Proposed new season to thin Montana elk herd
In an effort to better manage thriving elk herds, Montana Fish, Wildlife and Parks (FWP) have proposed to create an elk shoulder season that would allow rifle hunting in specific districts (or portions of districts) before or after regular seasons end. The hope is that it would help decrease elk numbers while increasing hunter success.
“We’re looking at what tools we can implement to get elk numbers down in districts where we’re over objective,” says Ken McDonald, wildlife bureau chief for MFWP.
While Montana has both a six-week archery season and a five-week rifle season for deer and elk, according to FWP more than 70 hunting districts – or portions of them – are still overpopulated. Officials hope that adding the elk shoulder season, which would add only a couple of days before or after the regular season (between August 15 and February 15) and target an entire hunting district, will result in better management to bring elk populations back to a sustainable level.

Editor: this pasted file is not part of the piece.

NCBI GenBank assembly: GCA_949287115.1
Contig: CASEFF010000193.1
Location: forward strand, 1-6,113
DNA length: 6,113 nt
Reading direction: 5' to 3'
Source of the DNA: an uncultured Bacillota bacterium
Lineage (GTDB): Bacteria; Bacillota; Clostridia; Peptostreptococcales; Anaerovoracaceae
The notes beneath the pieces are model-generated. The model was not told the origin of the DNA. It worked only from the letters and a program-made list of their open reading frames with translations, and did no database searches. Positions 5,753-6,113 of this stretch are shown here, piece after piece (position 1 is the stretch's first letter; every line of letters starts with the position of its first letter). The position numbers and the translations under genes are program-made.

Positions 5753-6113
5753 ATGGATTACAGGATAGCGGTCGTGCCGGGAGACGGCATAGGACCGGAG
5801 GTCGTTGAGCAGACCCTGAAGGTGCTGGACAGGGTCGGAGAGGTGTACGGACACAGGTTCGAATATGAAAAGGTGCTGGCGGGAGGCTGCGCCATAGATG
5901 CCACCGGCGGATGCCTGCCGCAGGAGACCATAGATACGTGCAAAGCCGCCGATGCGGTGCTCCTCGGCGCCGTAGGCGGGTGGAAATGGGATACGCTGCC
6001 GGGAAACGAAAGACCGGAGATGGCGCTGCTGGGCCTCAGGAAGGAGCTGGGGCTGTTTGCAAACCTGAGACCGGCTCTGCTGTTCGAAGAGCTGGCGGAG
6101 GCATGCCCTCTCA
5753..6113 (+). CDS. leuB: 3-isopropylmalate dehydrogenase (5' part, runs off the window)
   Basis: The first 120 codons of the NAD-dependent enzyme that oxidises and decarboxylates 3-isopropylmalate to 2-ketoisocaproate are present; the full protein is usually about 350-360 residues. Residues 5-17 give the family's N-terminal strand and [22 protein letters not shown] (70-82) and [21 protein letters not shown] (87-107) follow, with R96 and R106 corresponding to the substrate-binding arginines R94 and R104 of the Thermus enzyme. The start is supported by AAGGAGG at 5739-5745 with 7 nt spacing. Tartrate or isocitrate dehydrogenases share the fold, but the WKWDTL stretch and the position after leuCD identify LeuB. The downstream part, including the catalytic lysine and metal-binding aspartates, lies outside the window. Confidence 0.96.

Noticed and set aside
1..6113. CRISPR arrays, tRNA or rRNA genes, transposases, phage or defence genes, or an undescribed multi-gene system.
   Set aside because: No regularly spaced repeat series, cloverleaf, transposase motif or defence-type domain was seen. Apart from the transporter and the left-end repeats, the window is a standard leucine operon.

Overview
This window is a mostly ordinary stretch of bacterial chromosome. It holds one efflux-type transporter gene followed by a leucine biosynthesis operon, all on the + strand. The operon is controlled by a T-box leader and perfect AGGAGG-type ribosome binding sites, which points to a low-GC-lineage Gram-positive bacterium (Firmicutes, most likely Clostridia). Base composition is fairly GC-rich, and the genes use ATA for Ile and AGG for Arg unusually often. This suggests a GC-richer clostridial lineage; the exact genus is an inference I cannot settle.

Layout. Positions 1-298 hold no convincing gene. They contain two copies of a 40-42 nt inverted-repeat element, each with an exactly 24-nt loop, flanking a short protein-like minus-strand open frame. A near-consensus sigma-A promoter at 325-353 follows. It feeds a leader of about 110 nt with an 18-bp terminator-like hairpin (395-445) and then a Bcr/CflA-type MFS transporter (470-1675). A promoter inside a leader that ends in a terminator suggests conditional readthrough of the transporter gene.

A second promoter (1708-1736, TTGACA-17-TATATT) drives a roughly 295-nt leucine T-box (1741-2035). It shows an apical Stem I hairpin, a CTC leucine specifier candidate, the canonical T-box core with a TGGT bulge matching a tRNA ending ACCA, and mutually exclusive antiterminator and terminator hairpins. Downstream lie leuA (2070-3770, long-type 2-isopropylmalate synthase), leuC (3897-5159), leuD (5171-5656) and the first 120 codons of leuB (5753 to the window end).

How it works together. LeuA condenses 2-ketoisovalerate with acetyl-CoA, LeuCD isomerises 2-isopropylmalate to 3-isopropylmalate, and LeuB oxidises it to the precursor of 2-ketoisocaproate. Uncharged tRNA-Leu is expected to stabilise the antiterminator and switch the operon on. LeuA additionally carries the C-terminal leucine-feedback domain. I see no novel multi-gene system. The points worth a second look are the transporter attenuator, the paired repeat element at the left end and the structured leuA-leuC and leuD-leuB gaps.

According to the Billings Gazette, in 2014, there was an estimated 158,000 elk across the state compared to the 138,000 in 2004. These numbers illustrate the fact that despite a long hunting season, elk herds continue to flourish. FWP says that this is due to more elk on private land, which makes them unavailable to many during hunting season. High concentrations of elk on private land also bring damage to landowners’ fences and crops and can increase the chances of cross contamination of wildlife diseases.
The shoulder season proposal was presented at the Montana Fish and Wildlife Commission meeting last week. If it is approved, the public will have a chance to comment on the guidelines before they are finalized.